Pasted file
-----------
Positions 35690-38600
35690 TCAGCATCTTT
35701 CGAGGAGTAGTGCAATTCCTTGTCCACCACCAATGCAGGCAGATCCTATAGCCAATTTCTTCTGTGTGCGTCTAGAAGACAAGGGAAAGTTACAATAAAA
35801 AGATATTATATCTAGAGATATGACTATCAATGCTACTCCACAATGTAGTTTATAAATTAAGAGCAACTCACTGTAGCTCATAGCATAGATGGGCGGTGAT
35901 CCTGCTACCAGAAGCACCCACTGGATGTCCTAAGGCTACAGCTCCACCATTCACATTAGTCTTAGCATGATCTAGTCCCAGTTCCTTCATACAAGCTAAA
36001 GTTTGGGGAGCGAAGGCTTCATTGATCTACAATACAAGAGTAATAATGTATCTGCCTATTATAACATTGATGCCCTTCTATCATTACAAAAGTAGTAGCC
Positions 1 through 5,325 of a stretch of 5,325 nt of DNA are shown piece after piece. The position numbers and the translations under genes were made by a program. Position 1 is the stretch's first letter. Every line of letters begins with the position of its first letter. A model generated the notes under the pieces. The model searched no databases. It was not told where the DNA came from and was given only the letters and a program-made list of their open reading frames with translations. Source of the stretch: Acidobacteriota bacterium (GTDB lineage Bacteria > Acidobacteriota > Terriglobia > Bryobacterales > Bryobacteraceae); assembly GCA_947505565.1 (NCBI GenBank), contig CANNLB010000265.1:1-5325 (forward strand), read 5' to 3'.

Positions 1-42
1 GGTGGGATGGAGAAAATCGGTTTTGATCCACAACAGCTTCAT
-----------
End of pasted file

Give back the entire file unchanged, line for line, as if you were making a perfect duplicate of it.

Positions 35690-38600
35690 TCAGCATCTTT
35701 CGAGGAGTAGTGCAATTCCTTGTCCACCACCAATGCAGGCAGATCCTATAGCCAATTTCTTCTGTGTGCGTCTAGAAGACAAGGGAAAGTTACAATAAAA
35801 AGATATTATATCTAGAGATATGACTATCAATGCTACTCCACAATGTAGTTTATAAATTAAGAGCAACTCACTGTAGCTCATAGCATAGATGGGCGGTGAT
35901 CCTGCTACCAGAAGCACCCACTGGATGTCCTAAGGCTACAGCTCCACCATTCACATTAGTCTTAGCATGATCTAGTCCCAGTTCCTTCATACAAGCTAAA
36001 GTTTGGGGAGCGAAGGCTTCATTGATCTACAATACAAGAGTAATAATGTATCTGCCTATTATAACATTGATGCCCTTCTATCATTACAAAAGTAGTAGCC
Positions 1 through 5,325 of a stretch of 5,325 nt of DNA are shown piece after piece. The position numbers and the translations under genes were made by a program. Position 1 is the stretch's first letter. Every line of letters begins with the position of its first letter. A model generated the notes under the pieces. The model searched no databases. It was not told where the DNA came from and was given only the letters and a program-made list of their open reading frames with translations. Source of the stretch: Acidobacteriota bacterium (GTDB lineage Bacteria > Acidobacteriota > Terriglobia > Bryobacterales > Bryobacteraceae); assembly GCA_947505565.1 (NCBI GenBank), contig CANNLB010000265.1:1-5325 (forward strand), read 5' to 3'.

Positions 1-42
1 GGTGGGATGGAGAAAATCGGTTTTGATCCACAACAGCTTCAT